The current crisis in Ukraine has prompted MPs and commentators of all political persuasions to call for a strong and coordinated EU response. However, they are largely missing the point. With the recent central and eastern European enlargements, the EU’s borders have now shifted to areas of both real and potential instability. Although the EU has many powers, it lacks the vital competences in the field of foreign policy to quickly develop a coherent position on topics like Ukraine.
There are numerous reasons for this. The first is the determination of member states not to cede sovereignty in the area of foreign and security policy. Unlike areas such as competition or environmental policy, the EU’s capacity to handle foreign and security policy remains limited. It was not until the Balkans crisis of the 1990s that European leaders began to take foreign and security policy seriously, and even then the commitment remained limited.
A second reason is the EU’s quest to maintain the world’s largest economic market leads to difficult tensions in foreign policy: does the Union defend democracy in Ukraine and deploy a civilian mission to oversee the upcoming elections, or should it remain impartial in order to retain important trade relations with Russia?
Even in light of these considerations, the outcome of last week’s European Council summit was hugely disappointing. The statement released on behalf of EU leaders amounted to a vague promise to monitor the situation and, in the event of serious escalations, to consider next steps.
In a setting where 28 heads of government/state must unanimously agree the wording of a statement, this is perhaps unsurprising. However, given that the EU’s greatest export is often said to be democracy, human rights, and the rule of law, the lack of action is disappointing. In the past week alone we have witnessed the unconstitutional decision of the Crimean Parliament to join Russia and the intimidation of the UN Secretary General’s special envoy. Such actions would be unacceptable in an EU state, so surely we should challenge them when they occur elsewhere?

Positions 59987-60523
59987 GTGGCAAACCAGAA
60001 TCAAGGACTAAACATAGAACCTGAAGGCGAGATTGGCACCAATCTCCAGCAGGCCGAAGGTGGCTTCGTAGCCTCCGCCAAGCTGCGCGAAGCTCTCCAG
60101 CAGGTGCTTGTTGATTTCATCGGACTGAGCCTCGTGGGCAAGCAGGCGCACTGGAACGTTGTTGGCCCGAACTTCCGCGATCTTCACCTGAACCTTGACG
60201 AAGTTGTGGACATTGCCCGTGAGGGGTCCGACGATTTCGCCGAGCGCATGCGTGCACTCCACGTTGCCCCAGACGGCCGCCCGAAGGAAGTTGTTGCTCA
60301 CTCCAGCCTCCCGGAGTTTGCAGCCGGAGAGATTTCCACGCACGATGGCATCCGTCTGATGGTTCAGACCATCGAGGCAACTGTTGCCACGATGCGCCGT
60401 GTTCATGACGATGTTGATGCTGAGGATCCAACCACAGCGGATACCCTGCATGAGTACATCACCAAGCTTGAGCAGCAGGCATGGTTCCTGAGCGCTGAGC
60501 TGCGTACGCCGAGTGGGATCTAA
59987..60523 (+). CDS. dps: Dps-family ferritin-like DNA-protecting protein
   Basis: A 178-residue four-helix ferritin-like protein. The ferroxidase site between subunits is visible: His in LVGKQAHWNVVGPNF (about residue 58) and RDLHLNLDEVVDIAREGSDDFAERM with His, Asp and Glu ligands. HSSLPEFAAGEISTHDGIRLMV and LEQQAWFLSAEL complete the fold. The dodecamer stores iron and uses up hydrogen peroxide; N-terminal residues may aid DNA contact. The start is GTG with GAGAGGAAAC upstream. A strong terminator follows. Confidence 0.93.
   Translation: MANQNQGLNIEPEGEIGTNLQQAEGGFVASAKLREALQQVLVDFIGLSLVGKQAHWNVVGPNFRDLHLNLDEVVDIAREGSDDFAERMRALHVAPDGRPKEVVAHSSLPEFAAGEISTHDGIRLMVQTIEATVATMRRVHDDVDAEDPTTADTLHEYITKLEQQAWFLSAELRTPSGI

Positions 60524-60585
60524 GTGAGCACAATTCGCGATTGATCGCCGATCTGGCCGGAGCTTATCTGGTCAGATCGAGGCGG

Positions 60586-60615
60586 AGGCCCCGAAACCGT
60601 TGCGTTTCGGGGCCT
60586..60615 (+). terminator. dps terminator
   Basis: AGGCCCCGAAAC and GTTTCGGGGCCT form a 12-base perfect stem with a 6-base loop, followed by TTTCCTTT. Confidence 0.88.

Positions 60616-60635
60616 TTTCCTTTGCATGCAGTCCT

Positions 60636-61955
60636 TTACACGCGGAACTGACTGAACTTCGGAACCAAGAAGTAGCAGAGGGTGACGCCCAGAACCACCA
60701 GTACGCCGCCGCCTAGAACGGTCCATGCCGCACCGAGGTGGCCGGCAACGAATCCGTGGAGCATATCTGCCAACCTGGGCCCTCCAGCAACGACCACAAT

Labour’s EU challenge
In December 1998, Labour’s Tony Blair was a chief architect of a fledgling European Security and Defence Policy (now the Common Security and Defence Policy). Following the humanitarian crisis in Kosovo, in which the EU was powerless to intervene without US assistance, leaders from across the EU agreed that the Union must have the ability to launch autonomous action in its immediate neighbourhood.
It was claimed that a situation like the one in Kosovo could never happen again on the EU’s doorstep. However, just as we have seen in the past, the international response has been poor. As Obama continues to posture against Putin in a fashion reminiscent of the Cold War, EU leaders can only agree to strongly condemn events in the Crimea.
Britain’s Catherine Ashton, the High Representative of the Union for Foreign Affairs and Security Policy, has been at the forefront of EU discussions with both Ukraine and Russia. But despite her best efforts, she is powerless to act in any meaningful way without the agreement of member states. Once again, member state reluctance compromises the EU’s ability to act as a force for good.
The next Labour government will have a number of choices to make in relation to the EU. The UK remains vehemently opposed to the creation of a European fiscal union, for example. However, given current events, one of the biggest questions must be exactly what role a Labour prime minister and Foreign Secretary want the EU to play when events on Europe’s doorstep require a strong and immediate response.
While the Tories continue to push for a referendum on EU membership, I would like to see Ed Miliband push for a different kind of conversation. A conversation where all 28 member states are encouraged to accept their responsibility to help those in Europe’s immediate neighbourhood. This would not amount to the creation of an EU army or a significant loss of sovereignty, but rather allow national armed forces to work together and do more under existing frameworks.
Ed Miliband has been widely praised for finishing what Tony Blair started in terms of reforming the Labour party. If Ed wants to convince the public that he is a true statesman-in-waiting, and that Britain can continue to play a leading role on the world stage, his task is to finish what Blair started at the EU level: ensuring that the Union can take foreign policy action when it is most needed.